Location: 3350 E 7th St, Long Beach, CA
Contact: 562-434-8334 or msparasurfer@aol.com
Cost: Free
Transportation: N/A
Who it serves: Individuals (of all ages) with physical and intellectual disabilities.
Programs: Our mission is to provide instruction and training for   competitive and recreational opportunities in the sport of rowing to physically and intellectually challenged individuals.

Location: 15777 Bowdoin Street, Los Angeles, CA, 90272
Contact: 323-364-7946
Cost: $100-475 (scholarships available)
Transportation: N/A
Who is serves: People of all ages with and without disabilities including, but not limited to, autism,  sensory impairments, physical disabilities, and veterans with disabilities. 
Programs: One on one private swim lessons, competitive swim team.

Location: 6303 Owensmouth Ave., 10th Floor, Woodland Hills, CA 91367
Contact: 818.307.8229
Cost: Free
Transportation: N/A
Who it serves: Youth, adults and veterans who have a physical disability.
Programs: Wheelchair Basketball, Quad Rugby, Wheelchair Tennis, Sledge Hockey, Wheelchair Dance, Sitting Volleyball, Skiing, Handcycling

Adapted Physical Education Resources

Action for Healthy Kids focuses on teaching children how to live healthy and active lifestyles from a young age.  A large focus of this website is nutrition and fighting childhood obesity. 

PE Universe is a forum for videos and discussions in the Physical Education Field.  Some of the discussion topics included activities for rainy or hot days, field day activities, modifications for APE classes, advice on receiving a credential in PE.

Electikids is a website for teachers to incorporate fitness at any time throughout the day.  Downloads are available on the website to show to the students and lead them in fun, high intensity physical activities.  

The Special Olympics is a great program for children with all abilities.  Their focus is creating a world of inclusion where all are accepted and encouraged.  This is a great place for a child to get involved with team sports.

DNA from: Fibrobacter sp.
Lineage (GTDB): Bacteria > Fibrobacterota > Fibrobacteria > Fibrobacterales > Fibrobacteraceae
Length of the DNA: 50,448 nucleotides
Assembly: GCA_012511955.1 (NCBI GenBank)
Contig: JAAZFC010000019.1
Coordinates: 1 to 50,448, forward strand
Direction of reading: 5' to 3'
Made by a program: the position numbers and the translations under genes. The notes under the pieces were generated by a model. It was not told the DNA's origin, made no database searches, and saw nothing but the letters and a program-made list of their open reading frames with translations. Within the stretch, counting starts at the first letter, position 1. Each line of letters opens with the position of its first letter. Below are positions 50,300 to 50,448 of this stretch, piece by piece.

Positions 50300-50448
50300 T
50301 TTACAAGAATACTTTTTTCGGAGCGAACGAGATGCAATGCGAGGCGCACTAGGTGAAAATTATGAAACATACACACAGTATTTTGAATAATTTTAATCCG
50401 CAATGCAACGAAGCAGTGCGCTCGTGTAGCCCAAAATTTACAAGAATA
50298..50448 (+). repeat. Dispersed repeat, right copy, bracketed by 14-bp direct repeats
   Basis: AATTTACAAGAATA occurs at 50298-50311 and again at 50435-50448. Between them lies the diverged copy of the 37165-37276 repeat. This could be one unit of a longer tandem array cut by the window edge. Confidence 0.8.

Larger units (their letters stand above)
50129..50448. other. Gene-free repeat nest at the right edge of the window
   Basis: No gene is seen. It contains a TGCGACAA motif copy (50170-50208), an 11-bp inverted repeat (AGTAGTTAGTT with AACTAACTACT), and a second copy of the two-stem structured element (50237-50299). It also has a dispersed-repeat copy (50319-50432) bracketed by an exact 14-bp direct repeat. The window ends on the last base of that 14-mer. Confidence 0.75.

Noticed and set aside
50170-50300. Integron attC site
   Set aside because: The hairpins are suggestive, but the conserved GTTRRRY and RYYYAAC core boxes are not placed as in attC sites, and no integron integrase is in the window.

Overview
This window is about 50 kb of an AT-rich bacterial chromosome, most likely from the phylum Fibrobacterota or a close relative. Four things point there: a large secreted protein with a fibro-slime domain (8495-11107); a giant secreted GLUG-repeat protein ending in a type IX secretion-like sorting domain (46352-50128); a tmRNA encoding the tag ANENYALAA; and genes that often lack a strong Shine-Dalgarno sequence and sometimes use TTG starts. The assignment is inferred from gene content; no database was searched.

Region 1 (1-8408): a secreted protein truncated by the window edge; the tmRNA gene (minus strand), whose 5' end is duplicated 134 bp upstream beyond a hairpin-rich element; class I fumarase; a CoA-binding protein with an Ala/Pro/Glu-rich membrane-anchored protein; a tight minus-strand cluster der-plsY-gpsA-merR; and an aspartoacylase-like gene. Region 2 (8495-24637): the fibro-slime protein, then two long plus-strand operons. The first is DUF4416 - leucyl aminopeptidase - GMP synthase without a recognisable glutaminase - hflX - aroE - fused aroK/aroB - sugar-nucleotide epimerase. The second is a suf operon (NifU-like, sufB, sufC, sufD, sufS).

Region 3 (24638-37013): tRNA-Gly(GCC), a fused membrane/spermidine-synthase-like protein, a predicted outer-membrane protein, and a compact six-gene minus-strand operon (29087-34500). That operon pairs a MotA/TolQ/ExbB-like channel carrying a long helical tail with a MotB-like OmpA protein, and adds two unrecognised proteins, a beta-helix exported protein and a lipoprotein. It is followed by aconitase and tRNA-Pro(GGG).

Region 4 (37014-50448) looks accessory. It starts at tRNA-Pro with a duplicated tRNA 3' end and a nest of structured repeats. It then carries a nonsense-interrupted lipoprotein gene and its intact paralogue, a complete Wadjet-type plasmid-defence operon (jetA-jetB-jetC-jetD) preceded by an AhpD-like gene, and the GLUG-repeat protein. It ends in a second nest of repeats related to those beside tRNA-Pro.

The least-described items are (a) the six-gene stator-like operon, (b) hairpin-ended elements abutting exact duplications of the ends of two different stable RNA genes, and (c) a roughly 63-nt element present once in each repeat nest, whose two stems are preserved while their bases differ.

The National Center on Health, Physical Activity and Disability gives plenty of activities to do with children who need modifications in Physical Education. 
Adaptive Aerobics is a great resource for different aerobic activities for children with disabilities.  It also informs teachers of what muscle groups the students are using during the activities. 

Teach-nology offers software that can track physical activity, keep a food and nutrition log, and build team rosters.

The Carol M White Physical Education Program provides grants for Physical Education Programs to boost activity that meet the state standards.

ESchoolNews provides grants for schools, grades K-12.  This is a great resource for teachers to buy equipment for their students who may need modified equipment.  

AAHPERD is a great resource for all types of Physical Educators, including General Education PE and APE Teachers.  AAHPERD gives plenty of up to date research in the field of physical education. 

June 24, 2013


My name is Vanessa, and I am currently enrolled in the Adapted Physical Education Credential Program at Chico State.  I have just finished my first year as an Elementary Physical Education Teacher in the Bay Area.  I instructed students from all different socioeconomic and cultural backgrounds.  After successfully completing my first year as a teacher, my philosophy on teaching has developed into something more complex.  I am passionate about teaching students with all different abilities, whether it is in General Education PE or Adapted PE.  It is important as a teacher to be able to modify content at any time throughout the day.  I believe that teaching requires patience, flexibility and being passionate about your subject matter. Without these three components, your students will not receive the benefits they deserve.

I look forward to blogging my experiences while becoming an Adapted Physical Education Teacher!